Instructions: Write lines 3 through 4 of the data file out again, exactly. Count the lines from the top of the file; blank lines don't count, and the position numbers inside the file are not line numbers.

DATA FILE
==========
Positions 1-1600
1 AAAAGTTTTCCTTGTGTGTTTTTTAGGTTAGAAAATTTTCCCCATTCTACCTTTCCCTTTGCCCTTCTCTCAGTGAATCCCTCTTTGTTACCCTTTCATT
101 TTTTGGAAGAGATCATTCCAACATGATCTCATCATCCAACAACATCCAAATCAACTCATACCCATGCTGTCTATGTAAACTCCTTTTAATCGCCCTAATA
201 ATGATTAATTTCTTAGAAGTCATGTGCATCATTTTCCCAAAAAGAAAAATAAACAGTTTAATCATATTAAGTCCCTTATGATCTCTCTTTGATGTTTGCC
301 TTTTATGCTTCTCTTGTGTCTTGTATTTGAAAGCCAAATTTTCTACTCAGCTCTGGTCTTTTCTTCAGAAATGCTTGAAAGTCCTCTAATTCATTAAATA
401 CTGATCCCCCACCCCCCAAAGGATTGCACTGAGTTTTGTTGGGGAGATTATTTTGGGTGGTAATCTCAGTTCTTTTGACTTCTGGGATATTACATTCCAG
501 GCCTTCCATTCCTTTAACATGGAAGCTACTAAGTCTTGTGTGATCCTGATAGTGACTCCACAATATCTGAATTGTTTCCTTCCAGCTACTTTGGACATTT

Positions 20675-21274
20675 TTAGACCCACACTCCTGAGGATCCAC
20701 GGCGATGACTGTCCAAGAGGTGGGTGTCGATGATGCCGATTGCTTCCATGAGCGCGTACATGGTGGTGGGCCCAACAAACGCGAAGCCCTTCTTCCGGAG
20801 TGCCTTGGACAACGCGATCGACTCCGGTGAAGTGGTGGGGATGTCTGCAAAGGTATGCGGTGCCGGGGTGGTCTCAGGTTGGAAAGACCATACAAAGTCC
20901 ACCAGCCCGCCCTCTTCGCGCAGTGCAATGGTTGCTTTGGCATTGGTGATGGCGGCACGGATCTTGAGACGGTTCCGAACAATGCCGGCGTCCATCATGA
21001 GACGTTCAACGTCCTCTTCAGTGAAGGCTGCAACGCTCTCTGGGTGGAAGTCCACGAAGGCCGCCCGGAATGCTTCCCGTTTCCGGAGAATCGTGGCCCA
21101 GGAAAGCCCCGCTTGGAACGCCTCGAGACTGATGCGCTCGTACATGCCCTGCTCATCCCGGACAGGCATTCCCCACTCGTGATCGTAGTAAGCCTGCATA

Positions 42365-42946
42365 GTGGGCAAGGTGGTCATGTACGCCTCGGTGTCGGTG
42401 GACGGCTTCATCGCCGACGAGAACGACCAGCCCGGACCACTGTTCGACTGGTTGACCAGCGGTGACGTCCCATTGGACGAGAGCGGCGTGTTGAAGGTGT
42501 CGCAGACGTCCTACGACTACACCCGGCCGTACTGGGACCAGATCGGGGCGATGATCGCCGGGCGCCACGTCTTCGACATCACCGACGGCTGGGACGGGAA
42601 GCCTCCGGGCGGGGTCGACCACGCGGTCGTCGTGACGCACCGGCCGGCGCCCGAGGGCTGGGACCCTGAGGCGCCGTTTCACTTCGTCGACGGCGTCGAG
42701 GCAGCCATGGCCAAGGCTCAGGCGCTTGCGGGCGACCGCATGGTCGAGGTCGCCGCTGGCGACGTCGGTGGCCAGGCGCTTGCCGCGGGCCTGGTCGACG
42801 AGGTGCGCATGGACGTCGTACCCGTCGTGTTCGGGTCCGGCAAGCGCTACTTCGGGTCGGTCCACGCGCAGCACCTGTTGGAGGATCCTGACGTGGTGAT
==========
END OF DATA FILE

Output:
101 TTTTGGAAGAGATCATTCCAACATGATCTCATCATCCAACAACATCCAAATCAACTCATACCCATGCTGTCTATGTAAACTCCTTTTAATCGCCCTAATA
201 ATGATTAATTTCTTAGAAGTCATGTGCATCATTTTCCCAAAAAGAAAAATAAACAGTTTAATCATATTAAGTCCCTTATGATCTCTCTTTGATGTTTGCC